This Centuries-Old Church Was Just Bulldozed

Here is a bizarre, and indeed sad, bit of news to start your Friday.

It appears that the citizens of San Pablo del Monte, in the Mexican state of Tlaxcala, have some rather strange ideas. Last weekend, they decided to demolish the 18th century Franciscan chapel of Santo Cristo. Yes, you read that correctly. The entire pasted-colored Spanish colonial chapel – bell towers, dome, et al – was completely razed by bulldozers early in the morning on Tuesday, with no word to either government or religious authorities.

The bishop of Tlaxacala, Francisco Moreno Barrón, has called the demolition an act of “barbarism”, which was not authorized by the diocese. In response, the Governor of Tlaxacala announced at a press conference that, in cooperation with federal authorities, he has filed charges against the person or persons responsible for the illegal destruction of the chapel. The action seems all the more surprising, in that the region is known to be a deeply devout Catholic area, so there is no suggestion that leftists carried out the action.

At present, local police believe this was an act of ignorance, which grew out of the combination of two rather unfortunate ideas. Some residents were concerned that cracks in the chapel walls indicated that it was in danger of collapse, and therefore razing the building was a matter of public safety. However authorities from the National Institute of Anthropology and History, the federal agency charged with historic preservation of Mexico’s cultural patrimony, say that the building was structurally sound, and pointed out that any building more than a century old is bound to have some cracks in it which do not affect the integrity of the structure.

In addition, while it may not have been the initial justification for the demolition, ultimately locals may have supported it because it was commonly felt that the chapel blocked the view of the parish church across the street.  Said building is a comparatively more modern confection, in terms of construction date, which looks something like a child’s idea of a castle in the Alps. As one can see in the photographs accompanying the news reports, it was certainly a far better candidate for demolition than the Franciscan chapel.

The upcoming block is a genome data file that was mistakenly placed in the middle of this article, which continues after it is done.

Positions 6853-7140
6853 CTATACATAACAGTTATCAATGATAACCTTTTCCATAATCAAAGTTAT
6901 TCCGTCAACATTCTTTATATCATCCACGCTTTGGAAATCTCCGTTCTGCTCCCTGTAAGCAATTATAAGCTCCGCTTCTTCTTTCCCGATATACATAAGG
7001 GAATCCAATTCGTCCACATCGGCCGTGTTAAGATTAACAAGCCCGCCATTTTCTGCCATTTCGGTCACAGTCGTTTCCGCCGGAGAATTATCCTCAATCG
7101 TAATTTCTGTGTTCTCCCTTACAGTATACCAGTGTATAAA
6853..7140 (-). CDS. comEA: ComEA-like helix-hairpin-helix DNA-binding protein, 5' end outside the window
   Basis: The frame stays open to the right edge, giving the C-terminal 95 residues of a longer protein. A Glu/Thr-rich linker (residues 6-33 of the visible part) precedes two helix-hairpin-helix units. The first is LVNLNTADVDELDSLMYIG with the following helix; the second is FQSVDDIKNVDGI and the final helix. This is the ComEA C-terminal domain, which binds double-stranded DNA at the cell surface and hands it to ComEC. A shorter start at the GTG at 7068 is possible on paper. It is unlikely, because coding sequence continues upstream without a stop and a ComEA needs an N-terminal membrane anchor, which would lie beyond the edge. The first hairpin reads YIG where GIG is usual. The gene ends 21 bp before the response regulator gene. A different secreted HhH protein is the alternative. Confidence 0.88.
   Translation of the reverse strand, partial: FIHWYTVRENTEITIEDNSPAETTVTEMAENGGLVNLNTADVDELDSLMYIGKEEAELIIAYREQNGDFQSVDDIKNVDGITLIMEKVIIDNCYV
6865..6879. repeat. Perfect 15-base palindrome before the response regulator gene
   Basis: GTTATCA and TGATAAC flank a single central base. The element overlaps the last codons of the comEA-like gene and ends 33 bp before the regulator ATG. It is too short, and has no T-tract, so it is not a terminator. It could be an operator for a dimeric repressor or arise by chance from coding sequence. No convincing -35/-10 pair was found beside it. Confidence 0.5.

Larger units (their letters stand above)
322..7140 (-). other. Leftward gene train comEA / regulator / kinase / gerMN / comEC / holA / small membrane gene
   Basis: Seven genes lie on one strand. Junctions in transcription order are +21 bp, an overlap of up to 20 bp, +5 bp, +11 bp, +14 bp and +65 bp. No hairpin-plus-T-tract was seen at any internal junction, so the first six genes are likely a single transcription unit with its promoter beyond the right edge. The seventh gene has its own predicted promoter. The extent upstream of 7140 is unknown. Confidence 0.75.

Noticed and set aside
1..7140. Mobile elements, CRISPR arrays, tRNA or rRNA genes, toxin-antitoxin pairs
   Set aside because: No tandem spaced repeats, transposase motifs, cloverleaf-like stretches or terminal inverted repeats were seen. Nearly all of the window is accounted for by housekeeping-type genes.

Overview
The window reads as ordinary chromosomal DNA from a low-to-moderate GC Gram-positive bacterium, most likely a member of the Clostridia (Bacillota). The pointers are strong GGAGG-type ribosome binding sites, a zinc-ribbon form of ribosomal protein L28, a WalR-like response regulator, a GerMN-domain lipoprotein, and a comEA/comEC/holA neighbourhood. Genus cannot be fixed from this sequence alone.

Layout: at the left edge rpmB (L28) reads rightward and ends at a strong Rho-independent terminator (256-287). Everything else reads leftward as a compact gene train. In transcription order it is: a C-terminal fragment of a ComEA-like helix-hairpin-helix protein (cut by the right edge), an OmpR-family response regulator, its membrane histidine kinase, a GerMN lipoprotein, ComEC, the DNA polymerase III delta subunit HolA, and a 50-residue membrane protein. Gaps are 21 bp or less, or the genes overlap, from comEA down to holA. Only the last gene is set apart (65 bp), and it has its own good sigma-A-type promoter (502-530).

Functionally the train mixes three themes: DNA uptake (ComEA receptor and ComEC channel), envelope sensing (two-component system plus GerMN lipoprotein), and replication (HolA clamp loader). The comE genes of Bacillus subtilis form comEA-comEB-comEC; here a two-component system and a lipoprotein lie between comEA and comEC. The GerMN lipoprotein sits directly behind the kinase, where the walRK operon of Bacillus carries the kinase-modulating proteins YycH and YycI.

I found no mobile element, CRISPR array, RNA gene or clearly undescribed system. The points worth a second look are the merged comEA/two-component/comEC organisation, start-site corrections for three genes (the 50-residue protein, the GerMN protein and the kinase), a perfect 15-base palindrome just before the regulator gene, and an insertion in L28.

Although the goal of historic preservation can create annoying procedural norms for developers, architects, and officials to follow, this latest example of what happens when it is ignored is a potent reminder of why enforcing such measures continues to be necessary, and why they ought to be taken seriously. Whether the destruction is as vast as that of Penn Station in Manhattan, or as small as that of this side chapel on the road to Veracruz, when we intentionally destroy beautiful and historic buildings, we irreparably lose an important part of who we are. These structures are not simply utilitarian combinations of materials expressing particular aesthetic views. They are places touched by the lives of those who built them, and those who passed through them, decade after decade, century after century. As such, they are one of the very few tangible connections we have to the past. When they are lost, they are lost forever.

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The Pregnant Oyster, Reborn

Yesterday New York Governor Andrew Cuomo announced at a press conference that LaGuardia Airport in Queens, long derided as one of the worst airports in America, will be demolished, and a brand-new, unified terminal will be built in its place. Understandably, this rather bold step captured most of the headlines about the story.  However the buried lede was the news that the TWA Flight Center at JFK International Airport, known more familiarly as the old “TWA Terminal”, or more colloquially as “The Pregnant Oyster” because of its curvaceous, mollusk-like design, is about to become an hotel.